Seven large-scale maneuvers, also referred to as exercises, operations and problems, were held in Tennessee during the Second World War, as thousands of G.I.s used the roads, towns, farms, fields, hills, woods and rivers as a practice ground for combat.
The logistics of feeding, transporting and caring for the needs of the young men were overwhelming. There were rules for soldiers and civilians alike, but some of these rules were made to be broken.
Civilians were instructed to not give directions, food or shelter to the soldiers as the exercises were meant to toughen them for combat. While they were ordered to camp in the woods, the men often would find a better bunk on porches and in corn cribs and barns.
And many a soldier from other regions of the U.S. got their first sampling of Southern-fried chicken, biscuits and gravy from tender-hearted country cooks who fed "the boys" in their kitchens and in their yards, boys just like Little Moe.
Little Moe DeNardo was befriended, among others, by Guy Grisham and the Arthur Fields family. Beginning in 1949, he began making annual treks each September to Granville.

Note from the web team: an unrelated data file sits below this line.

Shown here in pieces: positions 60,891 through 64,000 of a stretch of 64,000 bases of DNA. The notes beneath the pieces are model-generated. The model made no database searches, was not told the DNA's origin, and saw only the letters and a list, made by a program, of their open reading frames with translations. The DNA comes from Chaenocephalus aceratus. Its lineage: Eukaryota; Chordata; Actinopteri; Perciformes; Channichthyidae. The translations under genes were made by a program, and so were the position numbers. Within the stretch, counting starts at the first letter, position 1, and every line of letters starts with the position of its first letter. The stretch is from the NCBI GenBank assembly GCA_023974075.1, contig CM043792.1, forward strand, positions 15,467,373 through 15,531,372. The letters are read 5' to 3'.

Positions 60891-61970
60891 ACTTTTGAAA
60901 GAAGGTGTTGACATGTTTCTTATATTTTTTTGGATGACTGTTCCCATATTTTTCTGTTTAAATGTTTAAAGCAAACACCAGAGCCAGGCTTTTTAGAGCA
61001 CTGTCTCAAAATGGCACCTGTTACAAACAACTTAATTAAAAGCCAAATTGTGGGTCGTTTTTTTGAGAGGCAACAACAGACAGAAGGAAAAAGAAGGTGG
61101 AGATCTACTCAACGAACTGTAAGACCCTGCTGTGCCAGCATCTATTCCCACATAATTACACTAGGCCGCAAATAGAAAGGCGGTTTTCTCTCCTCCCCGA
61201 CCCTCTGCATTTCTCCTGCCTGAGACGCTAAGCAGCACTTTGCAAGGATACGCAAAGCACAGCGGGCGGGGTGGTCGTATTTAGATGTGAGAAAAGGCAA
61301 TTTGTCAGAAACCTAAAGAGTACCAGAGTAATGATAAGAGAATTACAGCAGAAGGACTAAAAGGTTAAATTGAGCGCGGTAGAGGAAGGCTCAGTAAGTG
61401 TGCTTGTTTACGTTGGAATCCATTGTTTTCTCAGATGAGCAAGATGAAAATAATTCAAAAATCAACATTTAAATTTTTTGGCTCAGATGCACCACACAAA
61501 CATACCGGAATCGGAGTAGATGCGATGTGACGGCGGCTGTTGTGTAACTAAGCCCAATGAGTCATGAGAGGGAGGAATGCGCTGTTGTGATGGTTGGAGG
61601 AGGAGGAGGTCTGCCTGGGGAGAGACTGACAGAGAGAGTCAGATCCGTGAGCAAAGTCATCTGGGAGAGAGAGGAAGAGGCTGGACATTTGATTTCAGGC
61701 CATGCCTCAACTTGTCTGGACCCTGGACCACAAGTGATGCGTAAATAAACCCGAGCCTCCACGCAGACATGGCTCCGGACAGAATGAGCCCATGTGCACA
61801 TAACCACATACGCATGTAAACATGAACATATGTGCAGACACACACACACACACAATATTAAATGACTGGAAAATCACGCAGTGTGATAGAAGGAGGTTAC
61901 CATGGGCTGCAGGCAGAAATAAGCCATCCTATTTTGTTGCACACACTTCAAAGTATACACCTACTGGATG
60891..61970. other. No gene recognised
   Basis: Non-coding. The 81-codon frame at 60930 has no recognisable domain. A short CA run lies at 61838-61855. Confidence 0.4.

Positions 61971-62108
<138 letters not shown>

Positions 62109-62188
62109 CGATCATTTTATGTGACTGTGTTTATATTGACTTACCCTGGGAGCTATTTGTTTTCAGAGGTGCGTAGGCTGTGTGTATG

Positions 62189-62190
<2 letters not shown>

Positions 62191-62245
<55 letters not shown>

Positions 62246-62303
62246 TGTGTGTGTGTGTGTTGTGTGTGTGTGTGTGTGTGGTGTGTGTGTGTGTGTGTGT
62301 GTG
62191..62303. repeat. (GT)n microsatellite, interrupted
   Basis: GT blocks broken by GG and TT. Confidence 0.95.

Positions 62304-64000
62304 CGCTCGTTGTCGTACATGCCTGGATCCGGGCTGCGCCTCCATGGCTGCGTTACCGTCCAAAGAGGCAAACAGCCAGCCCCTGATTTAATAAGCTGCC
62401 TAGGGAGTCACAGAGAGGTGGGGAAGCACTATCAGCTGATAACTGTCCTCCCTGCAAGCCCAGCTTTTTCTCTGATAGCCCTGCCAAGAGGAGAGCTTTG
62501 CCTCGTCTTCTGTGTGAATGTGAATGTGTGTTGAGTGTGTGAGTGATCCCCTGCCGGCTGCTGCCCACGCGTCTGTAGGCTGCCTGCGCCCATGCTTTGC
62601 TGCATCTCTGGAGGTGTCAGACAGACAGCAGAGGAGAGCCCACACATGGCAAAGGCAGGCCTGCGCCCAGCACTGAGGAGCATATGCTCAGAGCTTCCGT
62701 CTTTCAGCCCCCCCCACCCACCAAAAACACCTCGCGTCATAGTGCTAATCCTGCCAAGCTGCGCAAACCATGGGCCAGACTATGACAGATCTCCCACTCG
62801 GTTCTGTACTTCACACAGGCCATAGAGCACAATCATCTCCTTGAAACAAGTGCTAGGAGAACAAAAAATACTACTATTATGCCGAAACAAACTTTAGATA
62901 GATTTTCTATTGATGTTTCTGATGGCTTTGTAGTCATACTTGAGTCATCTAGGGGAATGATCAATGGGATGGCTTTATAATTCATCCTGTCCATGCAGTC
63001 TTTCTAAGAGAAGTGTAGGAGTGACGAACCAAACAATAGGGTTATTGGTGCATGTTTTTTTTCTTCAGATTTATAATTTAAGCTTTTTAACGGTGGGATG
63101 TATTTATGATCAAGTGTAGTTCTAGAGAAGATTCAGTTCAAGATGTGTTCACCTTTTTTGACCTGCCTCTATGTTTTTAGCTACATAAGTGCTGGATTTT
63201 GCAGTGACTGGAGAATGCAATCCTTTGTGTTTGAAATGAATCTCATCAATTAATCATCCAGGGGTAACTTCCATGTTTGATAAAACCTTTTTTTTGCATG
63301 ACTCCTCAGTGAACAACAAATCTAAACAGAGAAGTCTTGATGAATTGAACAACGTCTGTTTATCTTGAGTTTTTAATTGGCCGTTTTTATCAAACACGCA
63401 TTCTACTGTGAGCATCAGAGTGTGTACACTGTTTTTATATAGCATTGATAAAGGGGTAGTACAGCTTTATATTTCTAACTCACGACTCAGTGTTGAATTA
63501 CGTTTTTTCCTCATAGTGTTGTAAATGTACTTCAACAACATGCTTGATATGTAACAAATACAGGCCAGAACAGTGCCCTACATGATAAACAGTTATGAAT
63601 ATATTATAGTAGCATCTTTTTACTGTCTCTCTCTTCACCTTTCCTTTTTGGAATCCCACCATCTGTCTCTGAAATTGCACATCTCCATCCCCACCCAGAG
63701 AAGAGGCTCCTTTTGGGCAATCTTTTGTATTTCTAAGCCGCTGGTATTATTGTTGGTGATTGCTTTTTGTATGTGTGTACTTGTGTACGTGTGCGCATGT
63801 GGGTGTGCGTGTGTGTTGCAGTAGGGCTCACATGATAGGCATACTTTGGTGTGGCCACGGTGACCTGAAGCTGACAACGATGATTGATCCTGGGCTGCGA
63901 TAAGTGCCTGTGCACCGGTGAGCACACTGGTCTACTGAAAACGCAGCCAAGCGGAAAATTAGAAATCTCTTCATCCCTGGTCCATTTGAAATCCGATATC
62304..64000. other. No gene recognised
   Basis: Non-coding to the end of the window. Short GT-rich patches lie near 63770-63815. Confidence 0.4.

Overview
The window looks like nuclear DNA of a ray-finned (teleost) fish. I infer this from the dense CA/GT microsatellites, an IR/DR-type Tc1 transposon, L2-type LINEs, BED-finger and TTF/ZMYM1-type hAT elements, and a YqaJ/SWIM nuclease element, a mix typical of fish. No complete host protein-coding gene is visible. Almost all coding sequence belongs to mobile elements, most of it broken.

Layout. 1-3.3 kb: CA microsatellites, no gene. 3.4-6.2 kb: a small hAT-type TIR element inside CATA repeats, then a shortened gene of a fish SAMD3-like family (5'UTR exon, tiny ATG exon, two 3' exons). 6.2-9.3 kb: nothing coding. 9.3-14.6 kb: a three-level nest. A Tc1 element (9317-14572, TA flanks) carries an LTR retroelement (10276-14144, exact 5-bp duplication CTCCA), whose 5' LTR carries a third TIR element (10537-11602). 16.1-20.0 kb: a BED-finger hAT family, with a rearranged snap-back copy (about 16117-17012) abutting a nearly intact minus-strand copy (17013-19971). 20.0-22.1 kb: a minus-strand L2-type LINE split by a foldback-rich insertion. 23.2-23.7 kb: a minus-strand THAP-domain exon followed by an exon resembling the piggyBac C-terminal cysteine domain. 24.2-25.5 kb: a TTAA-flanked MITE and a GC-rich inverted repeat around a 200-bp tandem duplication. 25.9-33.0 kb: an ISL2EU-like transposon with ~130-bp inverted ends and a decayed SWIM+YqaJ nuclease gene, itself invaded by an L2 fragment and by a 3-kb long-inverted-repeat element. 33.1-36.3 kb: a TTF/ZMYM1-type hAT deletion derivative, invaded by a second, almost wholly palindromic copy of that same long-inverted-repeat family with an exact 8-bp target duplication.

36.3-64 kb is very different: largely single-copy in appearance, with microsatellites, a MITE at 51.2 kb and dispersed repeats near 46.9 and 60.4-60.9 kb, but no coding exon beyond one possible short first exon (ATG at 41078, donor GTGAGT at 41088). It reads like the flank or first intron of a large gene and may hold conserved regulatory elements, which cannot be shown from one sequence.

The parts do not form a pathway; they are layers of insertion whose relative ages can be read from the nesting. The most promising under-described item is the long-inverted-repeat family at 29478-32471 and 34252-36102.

Kaye Fields Loftis, daughter of Dois and Kerry Fields, has vivid memories of DeNardo's annual vacations in her hometown, recalling, "He stayed with my great-uncle Arthur and his wife, Snowie, for a time. When my Aunt Snowie passed, he continued to come, and after Uncle Arthur remarried he began staying with us, from 1962 till about 1975.
"I called him Uncle Moe. He was about 5 feet tall and always wore a white T-shirt," said Loftis, who serves on the Historic Granville board of directors and volunteers once a month at Sutton's Store.
She described the WWII veteran, saying, "He was always so jovial and happy. He was Italian and Catholic. He always brought things. I have a collection of comic books he brought me. He brought me a rosary one time. I didn't know what it was.
"While he was here for the two weeks, he would catch a ride and spend a day at Gainesboro and take pictures there. He took that camera with him everywhere and was always taking pictures. He took lots of pictures of my family. He gave my mom all the albums."
Loftis noted, "Everybody liked him. He got to know all these people, and they looked forward to his visits. They embraced him. He loved Granville so much. I think it was because of the people's hearts. They opened their homes and gave them [the soldiers] food. I think it was the way people are in Granville, the way they have been all my life, just so kind and willing to help."